An estimated 177 million people worldwide have diabetes. It is now considered the fourth leading cause of death in many countries, and its prevalence is projected to double by the year 2025.19 Insulin is typically indicated for the treatment of patients with diabetes to assist them in maintaining hemoglobin A1c levels of less than 7%. Although many insulin formulations and delivery devices are available, it is traditionally administered via subcutaneous injection to optimize blood glucose. This is a major drawback for the diabetes patient. Various alternatives for the delivery of insulin have been investigated (including insulin patches, pumps, and oral formulations), but the inhalation route looks most promising. A dry-powder insulin formulation has been studied in approximately 3,000 patients worldwide, with some subjects being followed for as long as 5 to 7 years in clinical trials.20 Investigators have used the agent alone or in combination with different forms of insulin or oral supplementary agents. Patients have experienced significant reductions in both fasting plasma glucose and 2-hour postprandial glucose levels. Patients also preferred the new agent, were more satisfied with overall diabetes treatment, and showed greater improvements in symptoms and cognitive function.20,21 At present, the formulation has completed phase-III trials, but has not received FDA approval due to concerns about the drug’s long-term pulmonary safety. More safety data are required; the FDA is scheduled to act on this product by October 2005. Other inhaled insulin products in development include two dry-powder insulin systems and a liquid version.22 Many analysts believe that the first of the dry-powder formulations will reach the market by mid 2006 or early 2007.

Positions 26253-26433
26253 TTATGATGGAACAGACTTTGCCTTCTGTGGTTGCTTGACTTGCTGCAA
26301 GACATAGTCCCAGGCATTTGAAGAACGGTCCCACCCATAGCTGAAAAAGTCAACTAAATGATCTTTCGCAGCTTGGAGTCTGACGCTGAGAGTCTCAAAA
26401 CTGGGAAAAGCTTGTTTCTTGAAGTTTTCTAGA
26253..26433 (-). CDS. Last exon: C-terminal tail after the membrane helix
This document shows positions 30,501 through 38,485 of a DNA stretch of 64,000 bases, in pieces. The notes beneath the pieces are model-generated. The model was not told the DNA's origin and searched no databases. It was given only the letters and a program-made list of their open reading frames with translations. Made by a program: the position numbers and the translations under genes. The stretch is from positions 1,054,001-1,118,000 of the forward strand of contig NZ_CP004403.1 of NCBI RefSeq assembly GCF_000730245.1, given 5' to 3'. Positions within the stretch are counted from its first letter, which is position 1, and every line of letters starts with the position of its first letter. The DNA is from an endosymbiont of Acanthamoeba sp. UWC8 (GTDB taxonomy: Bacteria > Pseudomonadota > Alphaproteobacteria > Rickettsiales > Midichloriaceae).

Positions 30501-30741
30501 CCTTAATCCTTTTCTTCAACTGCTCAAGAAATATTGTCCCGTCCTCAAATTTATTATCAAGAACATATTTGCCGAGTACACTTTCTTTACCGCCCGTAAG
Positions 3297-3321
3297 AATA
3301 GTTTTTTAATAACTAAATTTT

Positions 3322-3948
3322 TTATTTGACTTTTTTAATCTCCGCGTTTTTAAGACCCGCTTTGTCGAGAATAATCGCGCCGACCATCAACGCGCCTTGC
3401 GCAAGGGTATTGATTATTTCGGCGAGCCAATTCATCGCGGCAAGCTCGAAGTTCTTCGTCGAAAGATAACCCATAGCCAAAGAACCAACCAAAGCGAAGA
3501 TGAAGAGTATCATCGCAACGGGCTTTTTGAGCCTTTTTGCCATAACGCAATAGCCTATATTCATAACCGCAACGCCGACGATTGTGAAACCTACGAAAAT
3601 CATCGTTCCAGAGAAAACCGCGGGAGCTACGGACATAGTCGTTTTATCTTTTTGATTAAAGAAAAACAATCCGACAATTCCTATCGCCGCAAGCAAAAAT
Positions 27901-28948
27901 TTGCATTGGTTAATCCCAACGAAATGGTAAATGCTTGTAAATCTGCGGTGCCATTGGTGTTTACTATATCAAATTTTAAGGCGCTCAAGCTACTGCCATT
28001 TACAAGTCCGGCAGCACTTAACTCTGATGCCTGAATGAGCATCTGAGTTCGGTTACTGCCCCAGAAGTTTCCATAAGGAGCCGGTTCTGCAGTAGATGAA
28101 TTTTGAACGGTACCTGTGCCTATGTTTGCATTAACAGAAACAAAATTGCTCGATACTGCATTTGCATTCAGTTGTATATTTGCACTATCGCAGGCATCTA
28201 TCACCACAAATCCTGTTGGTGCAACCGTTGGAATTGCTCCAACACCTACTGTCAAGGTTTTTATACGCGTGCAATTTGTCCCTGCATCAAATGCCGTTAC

Pharmaceutical-agent development will continue to expand due to breakthroughs in pharmaceutics, biotechnology, pharmacotherapeutics, and novel delivery systems. The role and scope of practice of the RT will continue to evolve and may include an expanded role in the respiratory-route delivery of treatments to patients with nonrespiratory disorders.

Michael J. Cawley, PharmD, RPh, RRT, CPFT, is associate professor of clinical pharmacy, Philadelphia College of Pharmacy/University of the Sciences in Philadelphia, and critical care clinical pharmacy specialist, medical/surgical intensive care unit, Crozer-Chester Medical Center, Upland, Pa.